Improving Prediction of Protein Secondary Structure, Backbone Angles, Solvent Accessibility, and Contact Numbers by Using Predicted Contact Maps and an Ensemble of Recurrent and Residual Convolutional Neural Networks.

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Hanson, Jack
Paliwal, Kuldip
Litfin, Thomas
Yang, Yuedong
Zhou, Yaoqi
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Motivation: Sequence-based prediction of one dimensional structural properties of proteins has been a long-standing subproblem of protein structure prediction. Recently, prediction accuracy has been significantly improved due to the rapid expansion of protein sequence and structure libraries and advances in deep learning techniques, such as residual convolutional networks (ResNets) and Long-Short-Term Memory Cells in Bidirectional Recurrent Neural Networks (LSTM-BRNNs). Here we leverage an ensemble of LSTM-BRNN and ResNet models, together with predicted residue-residue contact maps, to continue the push towards the attainable limit of prediction for 3- and 8-state secondary structure, backbone angles (θ, τ, ϕ, and ψ), half-sphere exposure, contact numbers, and solvent accessible surface area (ASA). Results: The new method, named SPOT-1D, achieves similar, high performance on a large validation set and test set (≈1000 proteins in each set), suggesting robust performance for unseen data. For the large test set, it achieves 87% and 77% in 3 and 8-state secondary structure prediction and 0.82 and 0.86 in correlation coefficients between predicted and measured ASA and contact numbers, respectively. Comparison to current state-of-the-art techniques reveals substantial improvement in secondary structure and backbone angle prediction. In particular, 44% of 40-residue fragment structures constructed from predicted backbone Cα-based θ and τ angles are less than 6Å root-mean-squared-distance from their native conformations, nearly 20% better than the next best. The method is expected to be useful for advancing protein structure and function prediction. Availability: SPOT-1D and its data is available at: Supplementary Information: Supplementary data is available at Bioinformatics online.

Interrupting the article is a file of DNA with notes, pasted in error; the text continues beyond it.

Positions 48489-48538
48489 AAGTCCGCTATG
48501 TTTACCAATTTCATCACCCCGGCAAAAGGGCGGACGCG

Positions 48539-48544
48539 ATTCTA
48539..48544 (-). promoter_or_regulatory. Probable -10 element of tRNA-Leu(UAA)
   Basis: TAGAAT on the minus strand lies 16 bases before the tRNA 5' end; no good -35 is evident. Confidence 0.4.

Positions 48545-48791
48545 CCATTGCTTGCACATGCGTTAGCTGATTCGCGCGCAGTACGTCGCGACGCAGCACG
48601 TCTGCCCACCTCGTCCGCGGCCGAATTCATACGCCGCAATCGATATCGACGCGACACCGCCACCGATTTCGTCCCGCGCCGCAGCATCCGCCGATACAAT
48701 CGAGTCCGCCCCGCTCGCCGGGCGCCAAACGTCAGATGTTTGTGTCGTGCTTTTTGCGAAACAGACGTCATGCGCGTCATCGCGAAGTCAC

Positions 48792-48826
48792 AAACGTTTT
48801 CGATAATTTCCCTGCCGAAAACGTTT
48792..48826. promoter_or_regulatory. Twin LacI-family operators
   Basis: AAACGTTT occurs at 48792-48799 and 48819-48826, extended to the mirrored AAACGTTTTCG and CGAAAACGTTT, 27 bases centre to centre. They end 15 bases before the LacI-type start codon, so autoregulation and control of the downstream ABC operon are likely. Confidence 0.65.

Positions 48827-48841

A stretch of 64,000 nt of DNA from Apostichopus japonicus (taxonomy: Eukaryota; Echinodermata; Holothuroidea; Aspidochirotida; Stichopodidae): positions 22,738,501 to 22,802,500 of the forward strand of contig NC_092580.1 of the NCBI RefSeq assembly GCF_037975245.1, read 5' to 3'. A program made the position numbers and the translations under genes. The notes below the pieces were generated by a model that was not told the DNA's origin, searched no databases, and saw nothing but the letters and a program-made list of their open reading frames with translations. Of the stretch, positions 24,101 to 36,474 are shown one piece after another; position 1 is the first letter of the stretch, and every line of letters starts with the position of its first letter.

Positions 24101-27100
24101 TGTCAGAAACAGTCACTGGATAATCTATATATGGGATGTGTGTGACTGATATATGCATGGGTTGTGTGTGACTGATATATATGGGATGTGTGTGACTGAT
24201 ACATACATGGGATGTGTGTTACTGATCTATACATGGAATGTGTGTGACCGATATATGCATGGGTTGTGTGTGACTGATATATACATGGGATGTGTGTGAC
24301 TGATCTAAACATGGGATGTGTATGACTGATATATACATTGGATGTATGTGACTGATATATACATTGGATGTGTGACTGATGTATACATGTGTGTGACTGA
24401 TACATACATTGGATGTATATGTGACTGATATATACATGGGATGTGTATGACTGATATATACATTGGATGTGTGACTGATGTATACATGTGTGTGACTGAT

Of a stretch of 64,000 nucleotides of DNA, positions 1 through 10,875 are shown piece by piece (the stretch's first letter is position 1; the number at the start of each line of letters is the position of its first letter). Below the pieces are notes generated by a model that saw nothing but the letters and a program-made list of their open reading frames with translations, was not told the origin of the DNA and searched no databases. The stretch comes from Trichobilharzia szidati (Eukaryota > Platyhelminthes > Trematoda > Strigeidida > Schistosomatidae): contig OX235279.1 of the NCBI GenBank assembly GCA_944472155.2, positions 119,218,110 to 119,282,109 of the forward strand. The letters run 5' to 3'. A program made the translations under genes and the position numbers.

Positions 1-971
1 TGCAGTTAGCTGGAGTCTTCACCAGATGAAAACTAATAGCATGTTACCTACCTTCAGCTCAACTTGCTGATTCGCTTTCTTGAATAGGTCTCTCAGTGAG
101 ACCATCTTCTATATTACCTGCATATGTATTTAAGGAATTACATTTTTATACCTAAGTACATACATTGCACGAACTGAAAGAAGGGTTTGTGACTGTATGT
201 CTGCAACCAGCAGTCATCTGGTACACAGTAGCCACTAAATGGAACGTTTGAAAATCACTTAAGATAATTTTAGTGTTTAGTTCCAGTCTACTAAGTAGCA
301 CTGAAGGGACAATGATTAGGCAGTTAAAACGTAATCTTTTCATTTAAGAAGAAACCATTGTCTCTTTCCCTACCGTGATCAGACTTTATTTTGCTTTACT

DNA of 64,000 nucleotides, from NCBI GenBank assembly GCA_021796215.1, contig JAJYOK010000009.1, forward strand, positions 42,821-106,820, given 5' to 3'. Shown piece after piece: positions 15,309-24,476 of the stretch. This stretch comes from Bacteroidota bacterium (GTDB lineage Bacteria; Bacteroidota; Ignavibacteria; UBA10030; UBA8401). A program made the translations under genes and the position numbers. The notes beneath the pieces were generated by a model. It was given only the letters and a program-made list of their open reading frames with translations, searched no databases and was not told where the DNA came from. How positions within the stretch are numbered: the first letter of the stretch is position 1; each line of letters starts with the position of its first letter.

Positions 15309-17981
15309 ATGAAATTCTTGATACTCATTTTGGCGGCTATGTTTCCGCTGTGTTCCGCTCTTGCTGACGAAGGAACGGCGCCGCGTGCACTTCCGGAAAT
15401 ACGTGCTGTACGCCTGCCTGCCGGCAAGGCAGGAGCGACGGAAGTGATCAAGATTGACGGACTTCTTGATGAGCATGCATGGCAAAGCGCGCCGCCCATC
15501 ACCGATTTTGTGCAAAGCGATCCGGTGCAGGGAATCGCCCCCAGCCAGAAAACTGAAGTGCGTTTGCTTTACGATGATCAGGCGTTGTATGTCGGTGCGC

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© 2018 Oxford University Press. This is a pre-copy-editing, author-produced PDF of an article accepted for publication in Bioinformatics following peer review. The definitive publisher-authenticated version Improving prediction of protein secondary structure, backbone angles, solvent accessibility and contact numbers by using predicted contact maps and an ensemble of recurrent and residual convolutional neural networks, Bioinformatics, AOV is available online at:

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